Saints QB Drew Brees drops by Sesame Street

In this undated handout photo provided by Sesame Street, New Orleans Saints quarterback Drew Brees poses with Sesame Street puppet character 'Elmo' in New York, Brees is making a special appearance on Dec. 15, 2011 episode of the educational children's TV show. Jesse Grant,AP Photo/ Sesame Street

NEW ORLEANS - Move over, Grover! One of the NFL's top passers is heading to "Sesame Street."

New Orleans Saints quarterback Drew Brees is making a special appearance on Thursday's episode of the children's educational TV show, which is in its 42nd season. The segment was taped last April at a studio in Los Angeles and costars the street's furry red resident, Elmo.

Brees brought his wife, Brittany, and two young sons — Baylen, who will be 3 in January, and 1-year-old Bowen — along for the taping.

"They were so excited to meet Elmo," said Carol-Lynn Parente, the show's executive producer. "Drew is one of the celebrities who grew up watching `Sesame Street."'

Though the "Sesame Street" set is in New York, the show spends one week a year in Los Angeles taping special segments with various celebrity guests. Others appearing on the show this season include Nicole Kidman, John Krasinski, Maria Menounos, Joel McHale and Robin Williams.

For his part, Brees participates in a "Word on the Street" segment in which he helps Elmo explain the meaning of the word "measure." Besides using a ruler, Brees shows Elmo how to measure with nontraditional items, such as a potato, a tube of toothpaste and a football.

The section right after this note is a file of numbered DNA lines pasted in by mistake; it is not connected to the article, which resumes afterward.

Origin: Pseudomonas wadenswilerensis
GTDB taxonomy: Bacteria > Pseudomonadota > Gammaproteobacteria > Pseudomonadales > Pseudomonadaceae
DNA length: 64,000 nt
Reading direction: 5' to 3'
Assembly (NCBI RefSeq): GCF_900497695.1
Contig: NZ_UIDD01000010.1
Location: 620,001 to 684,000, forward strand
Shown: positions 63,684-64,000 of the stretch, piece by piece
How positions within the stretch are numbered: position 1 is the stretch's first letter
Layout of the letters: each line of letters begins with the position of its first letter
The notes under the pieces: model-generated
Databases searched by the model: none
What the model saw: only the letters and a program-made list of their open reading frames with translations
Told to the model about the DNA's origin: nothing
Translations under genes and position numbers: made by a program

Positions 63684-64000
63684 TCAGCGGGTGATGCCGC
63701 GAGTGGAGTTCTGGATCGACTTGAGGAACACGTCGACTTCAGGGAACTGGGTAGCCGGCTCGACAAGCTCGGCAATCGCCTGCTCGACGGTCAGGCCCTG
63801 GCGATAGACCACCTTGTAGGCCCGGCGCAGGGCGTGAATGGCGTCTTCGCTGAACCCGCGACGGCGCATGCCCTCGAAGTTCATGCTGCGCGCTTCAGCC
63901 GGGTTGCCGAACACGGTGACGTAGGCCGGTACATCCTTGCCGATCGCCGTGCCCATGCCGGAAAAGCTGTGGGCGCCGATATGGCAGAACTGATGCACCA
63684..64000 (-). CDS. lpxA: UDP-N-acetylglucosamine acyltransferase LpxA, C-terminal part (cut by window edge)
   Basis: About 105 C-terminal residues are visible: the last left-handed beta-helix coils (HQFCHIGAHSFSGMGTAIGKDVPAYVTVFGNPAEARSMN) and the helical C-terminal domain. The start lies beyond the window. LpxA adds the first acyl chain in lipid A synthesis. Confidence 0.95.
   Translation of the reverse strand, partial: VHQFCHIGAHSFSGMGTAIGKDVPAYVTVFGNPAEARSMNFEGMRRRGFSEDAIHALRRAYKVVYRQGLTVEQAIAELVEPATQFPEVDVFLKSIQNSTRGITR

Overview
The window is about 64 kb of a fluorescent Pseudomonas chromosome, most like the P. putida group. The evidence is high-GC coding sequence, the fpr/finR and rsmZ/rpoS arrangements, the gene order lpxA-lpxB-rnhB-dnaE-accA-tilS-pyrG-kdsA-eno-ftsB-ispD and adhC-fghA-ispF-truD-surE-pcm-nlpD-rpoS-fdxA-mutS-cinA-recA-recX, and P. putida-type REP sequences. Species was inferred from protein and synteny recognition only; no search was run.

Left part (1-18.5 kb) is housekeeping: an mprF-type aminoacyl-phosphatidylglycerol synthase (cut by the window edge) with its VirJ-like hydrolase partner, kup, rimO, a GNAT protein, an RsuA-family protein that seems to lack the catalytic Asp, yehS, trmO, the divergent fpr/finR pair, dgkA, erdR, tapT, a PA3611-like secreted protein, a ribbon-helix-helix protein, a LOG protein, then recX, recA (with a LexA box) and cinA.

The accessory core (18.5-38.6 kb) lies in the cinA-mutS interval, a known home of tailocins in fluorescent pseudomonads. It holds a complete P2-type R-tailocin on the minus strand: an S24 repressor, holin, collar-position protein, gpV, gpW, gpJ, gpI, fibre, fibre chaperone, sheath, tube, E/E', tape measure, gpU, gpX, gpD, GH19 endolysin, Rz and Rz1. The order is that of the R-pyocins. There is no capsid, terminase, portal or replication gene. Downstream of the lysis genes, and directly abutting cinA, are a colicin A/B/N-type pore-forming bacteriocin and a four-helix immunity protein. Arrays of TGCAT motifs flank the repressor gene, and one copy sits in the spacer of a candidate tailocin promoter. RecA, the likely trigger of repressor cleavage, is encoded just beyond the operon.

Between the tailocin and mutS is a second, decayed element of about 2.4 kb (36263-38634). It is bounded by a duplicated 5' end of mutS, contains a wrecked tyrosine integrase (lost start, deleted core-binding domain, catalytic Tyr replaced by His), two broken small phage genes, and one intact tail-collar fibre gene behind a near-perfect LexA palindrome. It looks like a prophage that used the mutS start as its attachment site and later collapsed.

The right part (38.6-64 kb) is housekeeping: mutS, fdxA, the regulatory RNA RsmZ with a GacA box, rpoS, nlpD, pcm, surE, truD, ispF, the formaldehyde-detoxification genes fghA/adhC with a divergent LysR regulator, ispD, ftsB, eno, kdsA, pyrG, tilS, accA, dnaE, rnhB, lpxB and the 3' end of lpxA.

Parente said the segment is designed to encourage critical thinking and get kids to come up with their own ways to measure things.

"They may want to use paper clips," she said.

The segment airs Thursday morning on PBS Kids (check local listings) and will repeat in the afternoon (check local listings).

The airing comes as Brees leads the NFL with 4,368 passing yards, putting him on pace to break Dan Marino's single-season passing record of 5,084 yards, which has stood since 1984. Brees has passed for a touchdown in 40 straight games dating back to the 2009 season, the second longest streak in NFL history, behind only Hall of Fame quarterback Johnny Unitas.

But it wasn't just Brees' success on the field that caught the attention of "Sesame Street," Parente said.

"He's a great role model, and he's someone parents respect," she said. "That's important to us."

Brees has a huge following in New Orleans, where he had done much to help the city recover from Hurricane Katrina. The Brees Dream Foundation has raised millions of dollars to fix up schools, playgrounds, parks and athletic fields across the city.

Parente, an avid football fan, said the image of Brees holding his son Baylen when the Saints won the 2010 Super Bowl resonated with her as well.

"That Super Bowl moment, where he held up his son with the headphones on ... it was a great image," she said.

"Sesame Street" made its debut on National Educational Television (later PBS) in 1969, and averages more than 15 million viewers a month.

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